‘Fate: The Winx Saga’ Season 2 Set Visit | #entertainment | #news


Courtesy of Netflix/Khadija Horton

Editor’s note: This story contains spoilers for Fate: The Winx Saga season 2 including major storylines and the season finale.


It’s Halloween weekend in Ireland, and locals and tourists alike are savoring the fact that nightclubs and pubs are open again after a COVID lockdown. But that’s not why I’m here. After exploring the lavish green country for the first time, I quickly geared up to step foot on my first television set in more than a year. Because over in County Wicklow—a 40-minute drive from Dublin—is the set of Netflix’s Fate: The Winx Saga.

The Killruddery House doubles as the iconic fictional Alfea College, where only the best fairies and specialists from the Otherworld hone their skills. After signing several NDAs and hitching a ride to the big estate, I discover the cast and crew in the midst of their final week of filming the highly anticipated season 2.

girl getting hair touched up

Courtesy of Netflix

The beautiful Irish landscape features a pool of water where some very unlucky extras will later trip between scenes. Not far away stands Abigail Cowen, who plays Bloom, filming an emotional scene that involves TV magic you wouldn’t suspect…unless you were watching it firsthand, of course. (And yes, I’ll reveal all—be patient!) Soon enough, we are in the Alfea greenhouse, and the cast and crew are more than ready to dish about everything they’ve been working on.

Below you’ll find the best and buzziest intel from each individual department I spoke to as I explored Killruddery House. Little did any of us know it would take nearly a year for the rest of the world to learn what they were up to, but without further ado, here’s what the Fate: The Winx Saga set was really like IRL.


writing and creating

When on a set visit, the best person to corner first about the whole ~story~ in progress is the boss. And Fate creator Brian Young knows a thing or two about bringing a beloved story to life. After all, he spent seven seasons on The Vampire Diaries.

“I’ve worked on the fandom show before. It’s really exciting having a passionate fan base on a show like this. They’ve got a lot of opinions and a lot is stuff we were already planning on doing, which is always exciting to see,” he tells Cosmopolitan.

But even with a built-in fan base and a previous animated TV series that spanned eight seasons, this show is something totally different, even if it does share commonalities.

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“At a point you have to say, no these are the stories we *all* want to tell. Luckily, the source material is extensive, so there’s lots of stuff to always pull from,” he says. “I always go into things believing that having a rough idea of where you want to go is great, but then let the story organically form as you realize what characters are working and what characters are not working.”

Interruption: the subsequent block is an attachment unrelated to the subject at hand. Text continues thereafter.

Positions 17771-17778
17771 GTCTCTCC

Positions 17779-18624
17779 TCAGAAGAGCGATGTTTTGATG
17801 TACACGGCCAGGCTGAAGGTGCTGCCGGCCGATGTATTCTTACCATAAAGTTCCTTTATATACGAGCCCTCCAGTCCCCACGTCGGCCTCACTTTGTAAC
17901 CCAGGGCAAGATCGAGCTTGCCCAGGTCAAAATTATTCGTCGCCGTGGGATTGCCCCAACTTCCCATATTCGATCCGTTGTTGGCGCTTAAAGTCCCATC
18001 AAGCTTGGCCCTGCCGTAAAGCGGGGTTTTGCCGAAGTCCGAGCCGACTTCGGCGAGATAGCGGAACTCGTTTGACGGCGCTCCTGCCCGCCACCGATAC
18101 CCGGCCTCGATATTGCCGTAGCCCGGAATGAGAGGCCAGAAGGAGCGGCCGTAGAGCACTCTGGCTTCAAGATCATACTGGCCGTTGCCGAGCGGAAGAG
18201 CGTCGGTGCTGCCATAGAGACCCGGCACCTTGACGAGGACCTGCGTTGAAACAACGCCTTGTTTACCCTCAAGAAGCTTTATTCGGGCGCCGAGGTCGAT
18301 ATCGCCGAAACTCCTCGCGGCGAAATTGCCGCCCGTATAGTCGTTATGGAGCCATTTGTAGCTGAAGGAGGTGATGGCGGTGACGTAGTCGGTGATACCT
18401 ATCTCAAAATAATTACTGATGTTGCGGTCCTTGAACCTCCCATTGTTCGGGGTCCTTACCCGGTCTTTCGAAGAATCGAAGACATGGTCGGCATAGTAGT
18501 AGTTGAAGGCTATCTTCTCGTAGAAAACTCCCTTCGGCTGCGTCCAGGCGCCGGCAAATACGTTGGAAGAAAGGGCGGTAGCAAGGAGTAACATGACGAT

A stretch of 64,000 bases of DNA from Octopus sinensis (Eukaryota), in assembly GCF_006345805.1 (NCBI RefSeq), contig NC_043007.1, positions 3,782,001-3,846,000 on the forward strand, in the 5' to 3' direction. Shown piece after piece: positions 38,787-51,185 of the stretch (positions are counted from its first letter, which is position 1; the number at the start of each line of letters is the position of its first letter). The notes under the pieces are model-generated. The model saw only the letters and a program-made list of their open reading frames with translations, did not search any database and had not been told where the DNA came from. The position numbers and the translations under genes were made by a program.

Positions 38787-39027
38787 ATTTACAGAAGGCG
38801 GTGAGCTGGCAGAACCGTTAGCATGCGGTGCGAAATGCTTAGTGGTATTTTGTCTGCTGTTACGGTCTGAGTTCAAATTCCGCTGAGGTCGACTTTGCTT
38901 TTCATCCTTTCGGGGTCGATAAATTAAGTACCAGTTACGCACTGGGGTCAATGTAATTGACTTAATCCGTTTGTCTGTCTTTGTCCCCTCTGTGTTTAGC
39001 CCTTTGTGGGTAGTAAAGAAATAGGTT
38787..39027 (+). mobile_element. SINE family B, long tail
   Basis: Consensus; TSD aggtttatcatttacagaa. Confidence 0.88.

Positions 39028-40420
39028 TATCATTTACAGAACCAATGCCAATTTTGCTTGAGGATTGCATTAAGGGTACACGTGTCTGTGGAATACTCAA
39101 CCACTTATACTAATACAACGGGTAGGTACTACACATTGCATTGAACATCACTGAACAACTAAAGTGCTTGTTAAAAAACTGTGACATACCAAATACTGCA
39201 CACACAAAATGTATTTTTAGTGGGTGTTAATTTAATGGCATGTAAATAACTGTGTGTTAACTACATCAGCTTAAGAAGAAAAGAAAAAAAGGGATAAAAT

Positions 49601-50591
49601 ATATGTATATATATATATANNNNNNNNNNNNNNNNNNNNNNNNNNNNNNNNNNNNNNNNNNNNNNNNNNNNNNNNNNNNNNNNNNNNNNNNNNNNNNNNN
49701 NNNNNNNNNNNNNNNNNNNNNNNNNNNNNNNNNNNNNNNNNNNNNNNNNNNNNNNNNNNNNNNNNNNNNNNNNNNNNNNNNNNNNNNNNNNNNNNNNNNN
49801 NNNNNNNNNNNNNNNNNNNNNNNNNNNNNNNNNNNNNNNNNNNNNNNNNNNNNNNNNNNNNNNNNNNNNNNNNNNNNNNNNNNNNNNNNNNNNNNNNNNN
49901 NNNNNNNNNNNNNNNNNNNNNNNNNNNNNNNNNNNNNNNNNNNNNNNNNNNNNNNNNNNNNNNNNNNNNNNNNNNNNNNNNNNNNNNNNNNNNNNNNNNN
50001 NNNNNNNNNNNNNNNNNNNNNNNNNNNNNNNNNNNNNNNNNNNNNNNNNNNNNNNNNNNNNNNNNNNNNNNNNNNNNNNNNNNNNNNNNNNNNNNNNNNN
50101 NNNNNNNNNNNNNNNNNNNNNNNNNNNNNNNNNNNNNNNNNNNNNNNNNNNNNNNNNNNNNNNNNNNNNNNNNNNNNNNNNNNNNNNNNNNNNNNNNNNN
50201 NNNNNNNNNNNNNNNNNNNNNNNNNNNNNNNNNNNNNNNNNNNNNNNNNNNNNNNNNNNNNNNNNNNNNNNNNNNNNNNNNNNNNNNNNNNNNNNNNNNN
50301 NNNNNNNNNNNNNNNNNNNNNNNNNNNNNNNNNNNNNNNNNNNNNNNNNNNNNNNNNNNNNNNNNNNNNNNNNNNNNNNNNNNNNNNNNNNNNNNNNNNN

From a writer and creator’s perspective, Brian notes, “This year has been so much easier,” thanks to the series already being cast.

“I love the girls so much. In season 2, you can hear their voices and see them as you’re writing. Knowing when you give them stuff, they’re going to be able to knock it out of the park—sometimes in ways you didn’t expect—has been a super big joy.”

girl making fire ball

Courtesy of Netflix

girl with laser beam eyes

Courtesy of Netflix

And yes, Brian knows there are critics who make their dislike known, especially since the show is a YA series: a genre that’s frequently a lightning rod for commentary. But ever an optimist, he quickly points out it adds more of a challenge, and that’s not a bad thing.

“I think a lot of people go into YA shows assuming a sort of level of facileness of a world. But we’ve got not just our emotional stories, not just our love stories, not just our family stories but also fighting, magic, monsters,” he says. “In season 2, we were able to go into it with clear eyes in terms of how big the show is and make sure that we’re prepared to hit all of those beats and moments. Plus, it’s bigger this season.”


visual effects

When Brian says the show is “bigger” this season, he is not underselling it. And large-scale productions take time to film properly. Season 2 had almost a full year gap between filming—which wrapped in November 2021, when I was invited to set—and the premiere date today. Knowing that probably would have surprised me as I walked grounds, watching the last TV sequences play out in person, but it was hardly a shock to those working behind the scenes.

The benefit of a season 2 show is it gives you the ability to sort of expand the things that made season 1 great. We had more second-unit days, we had more VFX, more everything to be completely honest,” Brian tells me. “We were able to really make the VFX sing to make the show feel like it’s the best version of itself that it can be.”